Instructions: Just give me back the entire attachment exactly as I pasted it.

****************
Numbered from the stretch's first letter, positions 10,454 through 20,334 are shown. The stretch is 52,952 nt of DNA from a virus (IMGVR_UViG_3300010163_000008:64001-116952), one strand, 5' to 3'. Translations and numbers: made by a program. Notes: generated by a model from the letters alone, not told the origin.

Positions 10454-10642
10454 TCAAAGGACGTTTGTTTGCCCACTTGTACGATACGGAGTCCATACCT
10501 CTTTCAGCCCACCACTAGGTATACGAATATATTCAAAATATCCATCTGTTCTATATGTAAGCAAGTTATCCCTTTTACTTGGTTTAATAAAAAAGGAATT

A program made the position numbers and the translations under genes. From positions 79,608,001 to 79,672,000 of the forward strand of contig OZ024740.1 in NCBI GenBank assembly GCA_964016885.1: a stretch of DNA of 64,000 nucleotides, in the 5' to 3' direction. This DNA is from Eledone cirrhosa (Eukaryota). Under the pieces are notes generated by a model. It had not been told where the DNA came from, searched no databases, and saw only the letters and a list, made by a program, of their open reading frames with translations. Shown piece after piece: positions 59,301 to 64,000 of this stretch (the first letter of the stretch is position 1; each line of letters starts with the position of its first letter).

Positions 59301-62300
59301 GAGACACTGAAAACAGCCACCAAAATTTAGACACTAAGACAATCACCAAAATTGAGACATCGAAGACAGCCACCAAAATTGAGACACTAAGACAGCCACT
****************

Numbered from the stretch's first letter, positions 10,454 through 20,334 are shown. The stretch is 52,952 nt of DNA from a virus (IMGVR_UViG_3300010163_000008:64001-116952), one strand, 5' to 3'. Translations and numbers: made by a program. Notes: generated by a model from the letters alone, not told the origin.

Positions 10454-10642
10454 TCAAAGGACGTTTGTTTGCCCACTTGTACGATACGGAGTCCATACCT
10501 CTTTCAGCCCACCACTAGGTATACGAATATATTCAAAATATCCATCTGTTCTATATGTAAGCAAGTTATCCCTTTTACTTGGTTTAATAAAAAAGGAATT

A program made the position numbers and the translations under genes. From positions 79,608,001 to 79,672,000 of the forward strand of contig OZ024740.1 in NCBI GenBank assembly GCA_964016885.1: a stretch of DNA of 64,000 nucleotides, in the 5' to 3' direction. This DNA is from Eledone cirrhosa (Eukaryota). Under the pieces are notes generated by a model. It had not been told where the DNA came from, searched no databases, and saw only the letters and a list, made by a program, of their open reading frames with translations. Shown piece after piece: positions 59,301 to 64,000 of this stretch (the first letter of the stretch is position 1; each line of letters starts with the position of its first letter).

Positions 59301-62300
59301 GAGACACTGAAAACAGCCACCAAAATTTAGACACTAAGACAATCACCAAAATTGAGACATCGAAGACAGCCACCAAAATTGAGACACTAAGACAGCCACT